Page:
Top news, December 11 – 17, 2017

  • Business & Finance

Tidal Energy Today has compiled the top news from tidal and wave energy industry from December 11 – 17, 2017.

SIMEC dives deeper in tidal sector by acquiring 50% of Atlantis

International energy, infrastructure and natural resources group SIMEC has signed a conditional agreement with Atlantis Resources to acquire 49.9% of tidal energy developer’s share capital. Atlantis has in turn agreed to acquire the entire issued share capital of SIMEC Uskmouth Power Limited, the owner of a power plant in South Wales. Upon trading re-admission, Atlantis will be renamed to SIMEC Atlantis Energy Limited.

Schottel Hydro scales down Bay of Fundy tidal ambitions

Schottel Hydro has decided to use smaller floating tidal energy platforms for the planned Bay of Fundy project in Canada. The move comes following the business strategy revision by Schottel Hydro and its wholly owned subsidiaries TidalStream and Black Rock Tidal Power (BRTP). The newly formed business strategy will focus on modular and scalable projects.

PLAT-I tidal platform generates first power

The 280kW PLAT-I platform was installed on November 25, 2017, and within two days after the installation, the SME and Schottel Hydro teams completed the first phase of commissioning the system. The work resulted in first power generation, with all four Schottel Instream Turbines (SITs) mounted on the platform reaching their rated power of 70kW each, and proving their performance characteristics.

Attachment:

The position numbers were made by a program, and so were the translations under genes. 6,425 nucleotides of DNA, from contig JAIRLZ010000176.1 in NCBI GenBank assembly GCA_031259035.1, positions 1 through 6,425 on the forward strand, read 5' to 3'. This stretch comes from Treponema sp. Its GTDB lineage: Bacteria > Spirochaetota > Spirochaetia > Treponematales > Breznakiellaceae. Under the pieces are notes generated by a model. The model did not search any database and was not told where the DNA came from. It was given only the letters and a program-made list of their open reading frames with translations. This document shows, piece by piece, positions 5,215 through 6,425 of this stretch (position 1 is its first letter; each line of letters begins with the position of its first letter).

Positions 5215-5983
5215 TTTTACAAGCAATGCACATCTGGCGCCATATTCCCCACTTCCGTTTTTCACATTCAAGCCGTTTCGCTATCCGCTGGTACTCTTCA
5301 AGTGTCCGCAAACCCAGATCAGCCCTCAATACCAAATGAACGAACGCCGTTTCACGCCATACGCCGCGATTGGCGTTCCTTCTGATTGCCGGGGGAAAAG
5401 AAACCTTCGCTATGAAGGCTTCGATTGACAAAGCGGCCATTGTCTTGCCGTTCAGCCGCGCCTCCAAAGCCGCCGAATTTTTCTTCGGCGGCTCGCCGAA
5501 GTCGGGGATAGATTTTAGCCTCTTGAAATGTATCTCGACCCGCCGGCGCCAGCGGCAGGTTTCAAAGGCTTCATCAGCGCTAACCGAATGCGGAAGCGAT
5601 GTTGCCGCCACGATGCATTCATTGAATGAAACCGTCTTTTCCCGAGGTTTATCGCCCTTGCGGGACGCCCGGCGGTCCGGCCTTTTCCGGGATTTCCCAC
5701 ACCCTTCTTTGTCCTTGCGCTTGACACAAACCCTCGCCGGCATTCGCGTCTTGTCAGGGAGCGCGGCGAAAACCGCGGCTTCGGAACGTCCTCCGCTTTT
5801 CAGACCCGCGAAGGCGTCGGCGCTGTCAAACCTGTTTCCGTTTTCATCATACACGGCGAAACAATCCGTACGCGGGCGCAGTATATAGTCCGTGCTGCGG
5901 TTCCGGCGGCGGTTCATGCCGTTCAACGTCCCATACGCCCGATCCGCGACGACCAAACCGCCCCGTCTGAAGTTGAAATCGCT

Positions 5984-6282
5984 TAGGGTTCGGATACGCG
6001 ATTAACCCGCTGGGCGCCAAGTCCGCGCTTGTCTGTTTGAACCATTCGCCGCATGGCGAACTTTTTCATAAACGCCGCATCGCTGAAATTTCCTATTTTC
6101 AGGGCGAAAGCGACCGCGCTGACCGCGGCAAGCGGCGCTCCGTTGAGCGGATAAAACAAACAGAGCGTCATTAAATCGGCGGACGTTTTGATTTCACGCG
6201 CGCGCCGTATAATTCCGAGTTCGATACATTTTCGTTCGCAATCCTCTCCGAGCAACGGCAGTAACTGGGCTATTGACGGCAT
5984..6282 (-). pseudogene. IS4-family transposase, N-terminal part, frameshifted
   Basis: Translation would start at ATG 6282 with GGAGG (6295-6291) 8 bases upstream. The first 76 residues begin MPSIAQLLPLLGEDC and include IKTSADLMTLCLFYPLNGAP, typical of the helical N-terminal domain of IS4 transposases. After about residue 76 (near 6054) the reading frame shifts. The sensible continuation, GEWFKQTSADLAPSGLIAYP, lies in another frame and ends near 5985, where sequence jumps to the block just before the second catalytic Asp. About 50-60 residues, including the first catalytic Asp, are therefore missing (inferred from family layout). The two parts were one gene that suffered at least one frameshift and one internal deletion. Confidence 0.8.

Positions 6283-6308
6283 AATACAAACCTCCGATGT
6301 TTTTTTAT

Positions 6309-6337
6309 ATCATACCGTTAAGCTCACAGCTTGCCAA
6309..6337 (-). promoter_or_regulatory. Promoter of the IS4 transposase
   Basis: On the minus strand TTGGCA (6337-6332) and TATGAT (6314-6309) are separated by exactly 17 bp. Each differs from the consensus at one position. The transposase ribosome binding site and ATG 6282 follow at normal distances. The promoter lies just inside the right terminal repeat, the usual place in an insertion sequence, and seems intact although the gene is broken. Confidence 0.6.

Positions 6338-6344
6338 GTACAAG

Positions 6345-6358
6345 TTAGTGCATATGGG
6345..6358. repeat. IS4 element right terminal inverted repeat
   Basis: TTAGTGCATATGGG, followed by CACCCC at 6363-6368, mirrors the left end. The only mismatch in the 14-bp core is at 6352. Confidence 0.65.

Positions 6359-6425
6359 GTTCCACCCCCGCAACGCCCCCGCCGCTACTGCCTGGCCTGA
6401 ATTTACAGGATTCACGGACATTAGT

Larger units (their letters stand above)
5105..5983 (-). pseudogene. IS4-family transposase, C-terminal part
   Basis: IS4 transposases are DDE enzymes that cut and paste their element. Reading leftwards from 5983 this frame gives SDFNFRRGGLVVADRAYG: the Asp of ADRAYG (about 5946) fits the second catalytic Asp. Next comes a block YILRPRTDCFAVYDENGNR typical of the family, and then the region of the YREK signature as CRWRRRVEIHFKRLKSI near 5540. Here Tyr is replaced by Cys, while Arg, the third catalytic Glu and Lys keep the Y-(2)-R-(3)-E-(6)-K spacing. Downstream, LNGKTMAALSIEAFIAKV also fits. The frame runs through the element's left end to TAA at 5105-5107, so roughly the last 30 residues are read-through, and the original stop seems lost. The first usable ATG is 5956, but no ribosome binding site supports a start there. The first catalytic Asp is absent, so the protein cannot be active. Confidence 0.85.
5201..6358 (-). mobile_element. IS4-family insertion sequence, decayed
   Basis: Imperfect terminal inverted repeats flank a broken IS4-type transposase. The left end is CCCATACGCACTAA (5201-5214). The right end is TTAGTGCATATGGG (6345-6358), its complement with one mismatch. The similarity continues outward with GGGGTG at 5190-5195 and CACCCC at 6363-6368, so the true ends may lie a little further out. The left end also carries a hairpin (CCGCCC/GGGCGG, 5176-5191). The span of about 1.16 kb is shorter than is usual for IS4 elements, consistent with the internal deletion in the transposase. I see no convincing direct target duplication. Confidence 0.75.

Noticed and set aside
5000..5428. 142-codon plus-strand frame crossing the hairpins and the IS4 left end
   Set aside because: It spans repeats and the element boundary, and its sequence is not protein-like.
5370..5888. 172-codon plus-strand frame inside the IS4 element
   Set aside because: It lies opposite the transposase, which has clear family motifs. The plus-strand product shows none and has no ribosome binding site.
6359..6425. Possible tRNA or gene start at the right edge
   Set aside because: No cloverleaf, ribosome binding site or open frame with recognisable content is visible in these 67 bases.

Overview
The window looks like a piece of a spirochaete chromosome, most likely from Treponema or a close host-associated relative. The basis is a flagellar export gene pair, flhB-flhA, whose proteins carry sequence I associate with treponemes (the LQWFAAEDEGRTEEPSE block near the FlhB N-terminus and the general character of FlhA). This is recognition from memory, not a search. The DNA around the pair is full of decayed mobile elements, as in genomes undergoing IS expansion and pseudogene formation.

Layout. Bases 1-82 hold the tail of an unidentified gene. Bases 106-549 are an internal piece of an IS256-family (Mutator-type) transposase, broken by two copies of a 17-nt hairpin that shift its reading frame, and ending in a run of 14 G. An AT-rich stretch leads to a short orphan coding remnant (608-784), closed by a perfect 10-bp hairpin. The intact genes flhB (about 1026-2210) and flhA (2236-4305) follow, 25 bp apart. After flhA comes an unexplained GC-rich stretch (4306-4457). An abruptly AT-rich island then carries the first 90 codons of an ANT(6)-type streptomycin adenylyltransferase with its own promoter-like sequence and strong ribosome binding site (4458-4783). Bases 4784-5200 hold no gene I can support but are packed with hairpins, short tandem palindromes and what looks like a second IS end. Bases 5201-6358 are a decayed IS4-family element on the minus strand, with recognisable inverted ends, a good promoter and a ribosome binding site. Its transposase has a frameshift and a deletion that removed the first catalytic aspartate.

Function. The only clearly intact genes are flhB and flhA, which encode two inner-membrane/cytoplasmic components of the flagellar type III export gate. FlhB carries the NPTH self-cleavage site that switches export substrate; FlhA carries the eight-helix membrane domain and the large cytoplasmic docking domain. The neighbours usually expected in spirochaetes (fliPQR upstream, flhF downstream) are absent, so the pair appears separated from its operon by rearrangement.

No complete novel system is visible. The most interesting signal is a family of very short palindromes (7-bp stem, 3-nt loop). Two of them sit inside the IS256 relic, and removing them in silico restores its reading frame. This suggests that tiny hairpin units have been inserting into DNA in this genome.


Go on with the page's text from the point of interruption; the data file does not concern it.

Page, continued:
EEL Energy performs tidal membrane try-outs in Brest

French tidal energy developer EEL Energy has conducted trials on its scaled tidal energy prototype in the port of Brest in France. The device, based on undulating membrane concept, was put under its first sea trials early in November 2017 to validate its performance in real sea conditions. EEL Energy hired local marine services provider Iroise Mer which provided its TSM Penzer vessel to facilitate the towing tests.

Tidal and wave put under government ‘triple test’ probe

The Offshore Renewable Energy (ORE) Catapult and industry body RenewableUK have launched an evidence-based assessment to examine how wave and tidal stream technologies can meet new ‘triple test’ set by the UK government. If the tests are passed, it is hoped that the study will pave the way for greater government support, including much-needed revenue support in the future.

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